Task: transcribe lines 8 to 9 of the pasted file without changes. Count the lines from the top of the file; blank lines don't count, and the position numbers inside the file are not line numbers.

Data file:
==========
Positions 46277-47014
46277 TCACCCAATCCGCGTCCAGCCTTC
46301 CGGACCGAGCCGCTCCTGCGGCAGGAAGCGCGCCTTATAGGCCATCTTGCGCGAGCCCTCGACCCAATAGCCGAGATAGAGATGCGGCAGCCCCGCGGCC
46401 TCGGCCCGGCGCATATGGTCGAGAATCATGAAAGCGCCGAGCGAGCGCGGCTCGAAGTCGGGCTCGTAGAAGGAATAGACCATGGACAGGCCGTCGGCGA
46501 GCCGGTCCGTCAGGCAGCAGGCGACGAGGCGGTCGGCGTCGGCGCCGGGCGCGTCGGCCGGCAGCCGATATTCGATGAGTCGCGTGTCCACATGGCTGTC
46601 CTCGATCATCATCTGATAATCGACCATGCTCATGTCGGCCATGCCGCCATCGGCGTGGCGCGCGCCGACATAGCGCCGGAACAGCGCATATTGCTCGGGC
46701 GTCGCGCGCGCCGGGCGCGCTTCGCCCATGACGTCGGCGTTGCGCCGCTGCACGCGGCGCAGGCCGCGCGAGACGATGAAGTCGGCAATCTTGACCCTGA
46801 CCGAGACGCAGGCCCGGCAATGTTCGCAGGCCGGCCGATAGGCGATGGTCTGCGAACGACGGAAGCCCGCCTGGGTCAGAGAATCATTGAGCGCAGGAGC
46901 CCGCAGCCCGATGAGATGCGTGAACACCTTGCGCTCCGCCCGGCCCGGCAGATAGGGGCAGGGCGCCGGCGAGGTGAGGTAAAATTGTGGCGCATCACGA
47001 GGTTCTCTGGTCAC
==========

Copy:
46801 CCGAGACGCAGGCCCGGCAATGTTCGCAGGCCGGCCGATAGGCGATGGTCTGCGAACGACGGAAGCCCGCCTGGGTCAGAGAATCATTGAGCGCAGGAGC
46901 CCGCAGCCCGATGAGATGCGTGAACACCTTGCGCTCCGCCCGGCCCGGCAGATAGGGGCAGGGCGCCGGCGAGGTGAGGTAAAATTGTGGCGCATCACGA